5. Appropriate Insulation

As part of current Building Regulations, appropriate insulation is essential in any conversion. It minimises the amount of heat lost through your home’s walls. And, in turn, reduces your monthly heating bills. During the design of any conversion, understanding insulation is vital. There are a number of options out there, each of which is best suited to different loft types, styles and sizes.

Blanket Insulation

This is the most common form and comes in rolls of rock, glass or mineral fibre. In some cases, it can be constructed from foil-backed felt. Its popularity comes from the affordable price tag and its suitability for a range of different roof types. Blanket insulation can be easily manipulated between joists and is the easiest type to fit.

Loose-fill Insulation

Normally made of cork granules, mineral wool or even recycled newspaper, this type of insulation can be used on top the existing layer. However, the main downfall here is that loose-fill insulation is less secure. Therefore, it will require additional maintenance over the years.

Blown-fibre insulation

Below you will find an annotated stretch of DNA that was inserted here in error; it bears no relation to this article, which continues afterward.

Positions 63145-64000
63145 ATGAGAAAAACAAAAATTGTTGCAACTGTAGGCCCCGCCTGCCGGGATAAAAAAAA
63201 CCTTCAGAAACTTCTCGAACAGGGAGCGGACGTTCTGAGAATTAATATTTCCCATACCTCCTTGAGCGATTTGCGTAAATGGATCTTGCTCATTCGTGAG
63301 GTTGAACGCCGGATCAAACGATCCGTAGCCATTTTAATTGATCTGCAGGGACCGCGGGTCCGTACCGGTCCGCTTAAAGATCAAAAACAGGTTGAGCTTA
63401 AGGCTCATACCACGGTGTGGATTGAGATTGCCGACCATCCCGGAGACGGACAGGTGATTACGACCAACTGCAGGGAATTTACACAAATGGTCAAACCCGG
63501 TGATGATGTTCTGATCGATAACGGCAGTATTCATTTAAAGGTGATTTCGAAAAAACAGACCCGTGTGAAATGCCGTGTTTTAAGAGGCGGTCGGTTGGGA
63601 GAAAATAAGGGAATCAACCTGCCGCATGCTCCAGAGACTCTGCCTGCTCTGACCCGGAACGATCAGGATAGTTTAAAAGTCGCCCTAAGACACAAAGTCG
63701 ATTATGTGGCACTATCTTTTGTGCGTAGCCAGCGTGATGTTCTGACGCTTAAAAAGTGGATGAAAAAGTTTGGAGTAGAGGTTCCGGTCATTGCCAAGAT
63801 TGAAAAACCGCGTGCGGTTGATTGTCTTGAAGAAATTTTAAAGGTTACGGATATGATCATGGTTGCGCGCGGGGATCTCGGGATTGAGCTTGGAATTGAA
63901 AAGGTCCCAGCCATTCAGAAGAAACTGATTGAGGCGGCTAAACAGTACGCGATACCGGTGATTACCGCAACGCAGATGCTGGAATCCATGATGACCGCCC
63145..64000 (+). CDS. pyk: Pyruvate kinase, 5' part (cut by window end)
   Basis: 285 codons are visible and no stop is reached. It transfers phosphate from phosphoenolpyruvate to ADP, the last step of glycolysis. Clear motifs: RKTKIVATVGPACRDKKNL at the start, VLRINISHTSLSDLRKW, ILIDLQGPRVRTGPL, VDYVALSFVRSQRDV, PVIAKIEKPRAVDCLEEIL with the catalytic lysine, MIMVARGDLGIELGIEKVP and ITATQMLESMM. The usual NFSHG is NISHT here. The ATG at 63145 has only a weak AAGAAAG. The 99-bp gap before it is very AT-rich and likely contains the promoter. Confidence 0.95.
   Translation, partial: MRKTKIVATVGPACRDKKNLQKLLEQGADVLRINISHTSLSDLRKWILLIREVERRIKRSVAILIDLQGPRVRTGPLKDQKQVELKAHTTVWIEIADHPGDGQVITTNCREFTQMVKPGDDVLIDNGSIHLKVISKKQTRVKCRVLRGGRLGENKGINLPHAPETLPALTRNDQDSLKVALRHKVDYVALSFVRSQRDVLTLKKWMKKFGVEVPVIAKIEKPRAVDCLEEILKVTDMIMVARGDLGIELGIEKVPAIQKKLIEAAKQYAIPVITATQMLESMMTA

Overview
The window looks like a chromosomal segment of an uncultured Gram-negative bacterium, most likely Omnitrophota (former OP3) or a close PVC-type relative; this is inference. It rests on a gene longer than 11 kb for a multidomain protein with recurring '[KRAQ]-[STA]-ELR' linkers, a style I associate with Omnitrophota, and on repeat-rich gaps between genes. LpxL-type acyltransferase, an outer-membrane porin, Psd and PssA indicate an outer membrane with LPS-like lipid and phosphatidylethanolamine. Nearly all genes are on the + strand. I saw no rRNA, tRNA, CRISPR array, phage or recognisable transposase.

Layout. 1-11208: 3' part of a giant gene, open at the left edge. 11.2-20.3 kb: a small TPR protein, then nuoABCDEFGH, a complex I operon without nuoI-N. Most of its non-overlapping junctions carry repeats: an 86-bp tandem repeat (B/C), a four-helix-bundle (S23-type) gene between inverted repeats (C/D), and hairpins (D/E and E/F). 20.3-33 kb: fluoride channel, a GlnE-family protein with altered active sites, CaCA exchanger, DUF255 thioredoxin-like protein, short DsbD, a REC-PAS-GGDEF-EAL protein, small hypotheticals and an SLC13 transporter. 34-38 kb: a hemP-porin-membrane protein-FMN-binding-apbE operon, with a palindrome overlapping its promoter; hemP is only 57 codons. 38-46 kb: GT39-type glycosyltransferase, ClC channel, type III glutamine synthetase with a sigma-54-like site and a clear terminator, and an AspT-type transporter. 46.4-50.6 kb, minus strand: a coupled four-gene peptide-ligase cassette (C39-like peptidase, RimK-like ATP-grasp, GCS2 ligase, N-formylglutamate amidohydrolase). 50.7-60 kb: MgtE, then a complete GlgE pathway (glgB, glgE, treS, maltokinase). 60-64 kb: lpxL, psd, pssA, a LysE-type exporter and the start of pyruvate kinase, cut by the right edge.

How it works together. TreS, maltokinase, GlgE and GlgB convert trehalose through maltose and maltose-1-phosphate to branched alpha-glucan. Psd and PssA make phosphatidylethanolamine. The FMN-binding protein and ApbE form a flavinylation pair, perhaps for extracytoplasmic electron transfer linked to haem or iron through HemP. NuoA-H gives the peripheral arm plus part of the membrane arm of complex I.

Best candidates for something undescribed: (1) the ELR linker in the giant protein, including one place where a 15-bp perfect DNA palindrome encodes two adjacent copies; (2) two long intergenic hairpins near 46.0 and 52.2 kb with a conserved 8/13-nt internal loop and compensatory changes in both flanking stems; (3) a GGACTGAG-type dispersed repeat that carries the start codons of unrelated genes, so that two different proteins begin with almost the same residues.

Here, loose material of various different types is blown between the joists. This form of application is ideal for awkward corners and unusually shaped loft conversions. It is an expensive process and requires specialist skills to install. However, its worth noting that blown-fibre insulation is less effective in extremely draughty spaces.

Sheet Insulation

This is considered the best solution for insulating the underside of a roof. Normally made of either synthetic or natural materials, sheet insulation is highly effective at its job. It can be decorated directly onto and is another popular choice for homeowners. Again, it tends to be more expensive than other insulation options so needs to be factored into your budget.

Discuss your heating needs with any builder and architect to decipher which type of insulation is best for you.

6. Portable Heaters

An image showing a plug in portable heater for loft conversion rooms